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Long-Term Valbenazine Is Effective for Tardive Dyskinesia in Elderly Patients (≥65 Years)

‐ Dec 20, 2022 1:00pm

Purpose: To evaluate the long-term effects of once-daily valbenazine in elderly patients with tardive dyskinesia (TD), a persistent and potentially disabling movement disorder associated with exposure to antipsychotics and other dopamine-receptor blocking agents (DRBAs).

Rationale: Older patients have increased risk for TD, even with lower DRBA doses and shorter treatment durations. Identifying appropriate TD treatment options for this population is essential.

Conceptual/theoretical framework: Valbenazine is the only approved TD medication with enough clinical trial data to specifically indicate no required dose adjustment in elderly patients (≥65 years). These data can therefore be used to describe treatment effects in an elderly study population.

Methods: Data were pooled from two studies (KINECT 3-extension, KINECT 4) in which participants received valbenazine (40mg or 80mg) once-daily for up to 48 weeks. Analyses by age (≥65yrs, <65yrs) at Wk48 included: mean change from baseline in abnormal involuntary movement scale total score (AIMS-CFB); ≥50% improvement from baseline AIMS (AIMS-50%); and score ≤2 (“much improved” or better) for clinical global impression of change-tardive dyskinesia (CGI-TD≤2) and patient global impression of change (PGIC≤2). Treatment-emergent adverse events (TEAEs) were also monitored.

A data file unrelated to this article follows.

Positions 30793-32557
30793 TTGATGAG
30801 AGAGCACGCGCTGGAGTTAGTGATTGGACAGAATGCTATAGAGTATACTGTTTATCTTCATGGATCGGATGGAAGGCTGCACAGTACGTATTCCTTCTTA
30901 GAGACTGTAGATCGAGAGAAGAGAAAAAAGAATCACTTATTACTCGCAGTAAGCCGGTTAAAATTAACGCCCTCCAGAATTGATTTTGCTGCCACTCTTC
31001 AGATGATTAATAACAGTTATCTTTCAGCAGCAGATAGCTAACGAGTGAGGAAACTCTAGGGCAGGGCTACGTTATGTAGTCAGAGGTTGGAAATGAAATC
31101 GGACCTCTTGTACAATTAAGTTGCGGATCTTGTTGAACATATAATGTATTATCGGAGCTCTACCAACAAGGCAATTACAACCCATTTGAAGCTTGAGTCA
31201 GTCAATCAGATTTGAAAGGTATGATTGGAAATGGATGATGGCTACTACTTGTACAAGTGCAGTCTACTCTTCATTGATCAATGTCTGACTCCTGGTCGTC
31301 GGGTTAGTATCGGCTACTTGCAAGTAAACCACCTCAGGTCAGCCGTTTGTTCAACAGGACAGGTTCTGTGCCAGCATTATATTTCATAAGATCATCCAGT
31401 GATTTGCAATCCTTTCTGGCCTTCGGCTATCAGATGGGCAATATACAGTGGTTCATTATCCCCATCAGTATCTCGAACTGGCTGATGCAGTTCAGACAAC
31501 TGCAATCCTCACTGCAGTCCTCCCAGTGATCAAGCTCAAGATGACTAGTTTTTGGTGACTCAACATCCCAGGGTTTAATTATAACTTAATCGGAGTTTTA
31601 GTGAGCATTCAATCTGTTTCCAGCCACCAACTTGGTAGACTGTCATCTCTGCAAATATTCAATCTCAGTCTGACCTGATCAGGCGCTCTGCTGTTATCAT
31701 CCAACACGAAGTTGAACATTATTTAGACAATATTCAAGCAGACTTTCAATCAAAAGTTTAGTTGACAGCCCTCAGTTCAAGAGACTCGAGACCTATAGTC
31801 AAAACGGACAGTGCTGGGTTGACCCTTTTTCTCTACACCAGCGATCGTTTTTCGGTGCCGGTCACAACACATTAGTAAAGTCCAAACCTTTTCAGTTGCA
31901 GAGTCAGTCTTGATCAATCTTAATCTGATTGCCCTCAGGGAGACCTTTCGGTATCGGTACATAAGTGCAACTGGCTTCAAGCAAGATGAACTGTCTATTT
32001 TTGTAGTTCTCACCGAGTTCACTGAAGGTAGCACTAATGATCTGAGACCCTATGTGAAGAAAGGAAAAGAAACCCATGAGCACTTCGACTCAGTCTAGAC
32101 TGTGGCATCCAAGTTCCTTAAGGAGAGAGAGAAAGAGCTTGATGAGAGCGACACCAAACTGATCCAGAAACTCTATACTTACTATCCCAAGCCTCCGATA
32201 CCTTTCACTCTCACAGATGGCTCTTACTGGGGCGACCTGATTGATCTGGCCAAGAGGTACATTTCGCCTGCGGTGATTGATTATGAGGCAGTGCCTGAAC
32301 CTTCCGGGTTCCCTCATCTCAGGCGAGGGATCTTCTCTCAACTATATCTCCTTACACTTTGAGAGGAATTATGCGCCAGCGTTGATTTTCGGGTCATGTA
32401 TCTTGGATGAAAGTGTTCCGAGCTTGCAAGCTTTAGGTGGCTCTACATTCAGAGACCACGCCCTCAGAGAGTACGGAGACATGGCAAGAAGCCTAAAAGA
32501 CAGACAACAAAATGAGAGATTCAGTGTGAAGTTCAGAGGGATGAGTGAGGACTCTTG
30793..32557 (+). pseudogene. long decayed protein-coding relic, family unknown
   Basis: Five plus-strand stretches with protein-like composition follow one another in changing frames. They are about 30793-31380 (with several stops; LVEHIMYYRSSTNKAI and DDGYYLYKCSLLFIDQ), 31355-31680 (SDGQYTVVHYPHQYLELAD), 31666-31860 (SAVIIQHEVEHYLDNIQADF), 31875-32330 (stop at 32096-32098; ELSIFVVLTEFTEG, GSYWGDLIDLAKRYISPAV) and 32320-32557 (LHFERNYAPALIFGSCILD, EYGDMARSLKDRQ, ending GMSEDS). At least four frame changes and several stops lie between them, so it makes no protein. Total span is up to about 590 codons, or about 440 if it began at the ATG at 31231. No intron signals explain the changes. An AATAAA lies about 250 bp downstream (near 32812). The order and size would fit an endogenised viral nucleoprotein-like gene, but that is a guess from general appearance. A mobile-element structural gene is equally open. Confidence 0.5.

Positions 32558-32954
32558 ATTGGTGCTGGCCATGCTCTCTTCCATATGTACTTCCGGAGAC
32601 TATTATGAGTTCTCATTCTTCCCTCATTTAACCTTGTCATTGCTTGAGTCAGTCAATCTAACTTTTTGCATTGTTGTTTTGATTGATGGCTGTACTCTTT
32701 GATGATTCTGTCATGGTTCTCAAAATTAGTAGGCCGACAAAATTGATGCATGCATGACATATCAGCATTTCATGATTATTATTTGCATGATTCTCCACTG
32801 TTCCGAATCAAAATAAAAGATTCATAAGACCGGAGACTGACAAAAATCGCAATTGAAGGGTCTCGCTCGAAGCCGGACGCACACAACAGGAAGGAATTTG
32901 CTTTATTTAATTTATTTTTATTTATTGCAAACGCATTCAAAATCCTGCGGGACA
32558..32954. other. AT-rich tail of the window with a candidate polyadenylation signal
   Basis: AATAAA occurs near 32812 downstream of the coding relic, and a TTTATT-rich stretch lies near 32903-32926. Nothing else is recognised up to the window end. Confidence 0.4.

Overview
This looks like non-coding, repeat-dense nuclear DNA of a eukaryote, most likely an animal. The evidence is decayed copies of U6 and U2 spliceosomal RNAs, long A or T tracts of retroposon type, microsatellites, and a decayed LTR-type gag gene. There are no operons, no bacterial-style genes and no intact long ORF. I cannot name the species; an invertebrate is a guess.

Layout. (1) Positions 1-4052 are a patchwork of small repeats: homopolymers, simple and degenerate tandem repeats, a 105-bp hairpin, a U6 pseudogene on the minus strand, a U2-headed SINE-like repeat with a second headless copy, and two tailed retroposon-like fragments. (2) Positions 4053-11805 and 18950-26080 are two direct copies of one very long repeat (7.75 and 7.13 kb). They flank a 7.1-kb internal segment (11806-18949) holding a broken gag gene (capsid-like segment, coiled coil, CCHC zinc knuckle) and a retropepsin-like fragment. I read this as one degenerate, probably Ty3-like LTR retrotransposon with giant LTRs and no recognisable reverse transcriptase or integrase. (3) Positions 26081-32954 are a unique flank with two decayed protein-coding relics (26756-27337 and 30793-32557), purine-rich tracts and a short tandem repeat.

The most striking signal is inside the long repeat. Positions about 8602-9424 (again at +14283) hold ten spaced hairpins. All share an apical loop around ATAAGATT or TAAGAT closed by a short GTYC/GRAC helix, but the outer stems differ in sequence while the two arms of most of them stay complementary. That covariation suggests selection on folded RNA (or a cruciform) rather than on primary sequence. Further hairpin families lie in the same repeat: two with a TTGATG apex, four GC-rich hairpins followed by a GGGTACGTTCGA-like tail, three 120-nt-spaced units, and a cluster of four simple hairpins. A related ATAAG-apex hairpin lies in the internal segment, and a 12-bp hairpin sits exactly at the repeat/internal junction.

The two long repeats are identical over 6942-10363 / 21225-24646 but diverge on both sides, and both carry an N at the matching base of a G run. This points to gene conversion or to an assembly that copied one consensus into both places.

Results: Treatment outcomes were generally comparable between age subgroups. At Wk48, outcomes for once-daily valbenazine 40mg (≥65yrs [n=8]; <65yrs [n=46]) and 80mg (≥65yrs [n=20]; <65yrs [n=105]) were as follows: mean AIMS-CFB (≥65yrs, -6.4 and -9.8 [40mg and 80mg, respectively]; <65yrs, -5.5 and -8.3); AIMS-50% (≥65yrs, 75% and 85%; <65yrs, 50% and 70%); CGI-TD≤2 (≥65yrs, 88% and 95%; <65yrs, 62% and 83%); and PGIC≤2 (≥65yrs, 75% and 90%; <65yrs, 77% and 80%). Both age subgroups had similar incidences of any TEAEs (≥65yrs, 73%; <65yrs, 72%) and any serious TEAEs (≥65yrs, 18%; <65yrs, 17%), but discontinuations due to TEAEs were more common in elderly participants (≥65yrs, 26%; <65yrs, 13%; P<0.05).
Applicability to APN practice: The analyses in this presentation indicate that long-term treatment with once-daily valbenazine is appropriate and beneficial for elderly patients (≥65 years), who had robust TD improvements that were comparable to those in the younger cohort (<65 years).

Learning outcome: Apply the treatment outcomes found in these analyses to the real-world management of TD in elderly patients.


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